It’s a sophisticated camera with some upmarket elements, but it’s really starting to show its age
Six years isn’t an eternity but it’s a very long time in the context of technological progress. As such, the D90’s specifications, which include 12.3-megapixel image resolution, 720p video capture and rudimentary Live View shooting, look distinctly dated. Even so, it’s a testament to the quality of this camera that it’s still on sale at all. One plus point is that, unlike the D3200, D5200 and their older and newer equivalents, the D90 has a built-in autofocus motor. Like the D300s, D7000 and D7100, it can therefore autofocus with any compatible Nikon or independently made lens that lacks its own AF motor, via a slotted drive on the lens mount.
Other refinements that it shares with upmarket and pro cameras, but which are lacking on models like the D3200 and D5200, are a pentaprism viewfinder (rather than a more basic pentamirror unit) and a secondary LCD info panel on the top plate. The latter is good for keeping an eye on important shooting parameters, especially in semi-automatic and manual shooting modes.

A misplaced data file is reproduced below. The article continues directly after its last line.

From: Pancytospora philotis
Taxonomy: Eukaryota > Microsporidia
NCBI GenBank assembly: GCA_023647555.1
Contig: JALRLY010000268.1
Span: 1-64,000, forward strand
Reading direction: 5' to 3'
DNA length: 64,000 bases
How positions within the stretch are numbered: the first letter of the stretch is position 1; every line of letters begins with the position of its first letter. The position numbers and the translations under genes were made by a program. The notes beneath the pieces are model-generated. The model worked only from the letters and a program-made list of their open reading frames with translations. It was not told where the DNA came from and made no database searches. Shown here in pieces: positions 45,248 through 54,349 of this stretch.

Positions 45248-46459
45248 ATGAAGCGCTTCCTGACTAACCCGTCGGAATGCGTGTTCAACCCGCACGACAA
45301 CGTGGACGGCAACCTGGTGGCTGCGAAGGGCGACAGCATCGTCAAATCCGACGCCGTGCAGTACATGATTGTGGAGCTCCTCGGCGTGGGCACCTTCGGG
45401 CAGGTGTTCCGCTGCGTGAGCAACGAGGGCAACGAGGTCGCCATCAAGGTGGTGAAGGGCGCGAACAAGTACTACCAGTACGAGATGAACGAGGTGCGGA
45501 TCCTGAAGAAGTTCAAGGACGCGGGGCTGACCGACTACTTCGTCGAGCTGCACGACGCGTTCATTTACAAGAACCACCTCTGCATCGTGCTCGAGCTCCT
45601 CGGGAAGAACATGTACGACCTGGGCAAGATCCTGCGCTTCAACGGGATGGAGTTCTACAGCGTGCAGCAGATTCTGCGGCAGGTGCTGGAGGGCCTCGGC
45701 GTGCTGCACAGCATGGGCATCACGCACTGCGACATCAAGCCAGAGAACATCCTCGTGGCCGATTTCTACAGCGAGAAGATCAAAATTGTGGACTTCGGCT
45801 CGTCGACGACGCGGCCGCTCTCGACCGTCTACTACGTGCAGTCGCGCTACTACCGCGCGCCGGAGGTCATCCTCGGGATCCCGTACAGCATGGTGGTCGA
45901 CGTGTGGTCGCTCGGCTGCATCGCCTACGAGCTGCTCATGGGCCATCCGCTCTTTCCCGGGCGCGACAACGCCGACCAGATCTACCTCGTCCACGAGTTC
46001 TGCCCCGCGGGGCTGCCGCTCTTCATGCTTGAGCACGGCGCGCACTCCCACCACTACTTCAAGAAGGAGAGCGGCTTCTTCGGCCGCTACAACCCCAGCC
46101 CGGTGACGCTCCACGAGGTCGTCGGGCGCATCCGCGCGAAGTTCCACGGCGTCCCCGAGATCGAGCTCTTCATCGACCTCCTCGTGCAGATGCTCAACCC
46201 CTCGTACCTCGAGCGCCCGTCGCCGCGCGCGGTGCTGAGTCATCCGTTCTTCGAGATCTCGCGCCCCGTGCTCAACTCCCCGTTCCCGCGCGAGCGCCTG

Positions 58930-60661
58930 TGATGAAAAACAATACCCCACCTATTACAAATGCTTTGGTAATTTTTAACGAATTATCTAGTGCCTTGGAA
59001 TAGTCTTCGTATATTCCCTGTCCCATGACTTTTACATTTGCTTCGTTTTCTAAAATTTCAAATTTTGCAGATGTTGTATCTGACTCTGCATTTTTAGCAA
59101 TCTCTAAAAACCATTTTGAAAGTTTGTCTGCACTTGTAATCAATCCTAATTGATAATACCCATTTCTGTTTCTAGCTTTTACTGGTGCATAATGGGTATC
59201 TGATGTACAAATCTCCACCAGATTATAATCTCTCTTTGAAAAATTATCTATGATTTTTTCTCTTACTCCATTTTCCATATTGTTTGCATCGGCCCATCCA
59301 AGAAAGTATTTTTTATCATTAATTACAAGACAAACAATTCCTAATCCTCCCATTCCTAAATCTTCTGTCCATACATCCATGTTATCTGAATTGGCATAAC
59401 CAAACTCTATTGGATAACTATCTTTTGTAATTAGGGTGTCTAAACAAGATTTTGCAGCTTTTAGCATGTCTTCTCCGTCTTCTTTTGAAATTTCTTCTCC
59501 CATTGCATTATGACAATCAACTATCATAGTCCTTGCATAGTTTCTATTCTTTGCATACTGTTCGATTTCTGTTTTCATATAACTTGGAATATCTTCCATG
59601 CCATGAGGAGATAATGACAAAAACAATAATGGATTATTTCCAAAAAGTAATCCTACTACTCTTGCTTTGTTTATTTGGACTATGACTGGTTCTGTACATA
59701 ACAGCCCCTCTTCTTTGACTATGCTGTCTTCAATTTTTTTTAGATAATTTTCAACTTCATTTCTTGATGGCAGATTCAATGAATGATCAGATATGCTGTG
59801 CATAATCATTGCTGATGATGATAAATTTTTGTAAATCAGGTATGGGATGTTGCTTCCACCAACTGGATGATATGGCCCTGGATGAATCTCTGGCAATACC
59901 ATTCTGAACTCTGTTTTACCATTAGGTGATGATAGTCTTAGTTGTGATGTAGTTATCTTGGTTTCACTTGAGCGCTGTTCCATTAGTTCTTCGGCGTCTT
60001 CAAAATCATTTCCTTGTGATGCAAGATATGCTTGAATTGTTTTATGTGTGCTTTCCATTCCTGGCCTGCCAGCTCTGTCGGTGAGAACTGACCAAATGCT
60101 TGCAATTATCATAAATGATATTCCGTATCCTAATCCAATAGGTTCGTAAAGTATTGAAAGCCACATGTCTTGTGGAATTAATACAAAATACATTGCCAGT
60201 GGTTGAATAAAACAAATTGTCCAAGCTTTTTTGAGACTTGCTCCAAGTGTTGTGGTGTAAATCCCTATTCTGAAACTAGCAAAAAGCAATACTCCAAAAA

The D90 has good stamina, its 850-shot battery life exceeding that of many cameras. The downside is that, like the D300s, it takes EN-EL3e batteries, which have been scrapped in Nikon’s more recent models.
The D90’s 11-point autofocus and 420-pixel metering modules are on a par with newer cameras like the D3200 and D5200, while the maximum drive rate is also similar at four and a half frames per second. Experienced photographers will appreciate the wide-ranging, direct access controls for shooting parameters, making this a serious tool for creative shooting.
Its polycarbonate build is good but not overly impressive compared with the sturdier bodies of the D300s, D7000 and D7100.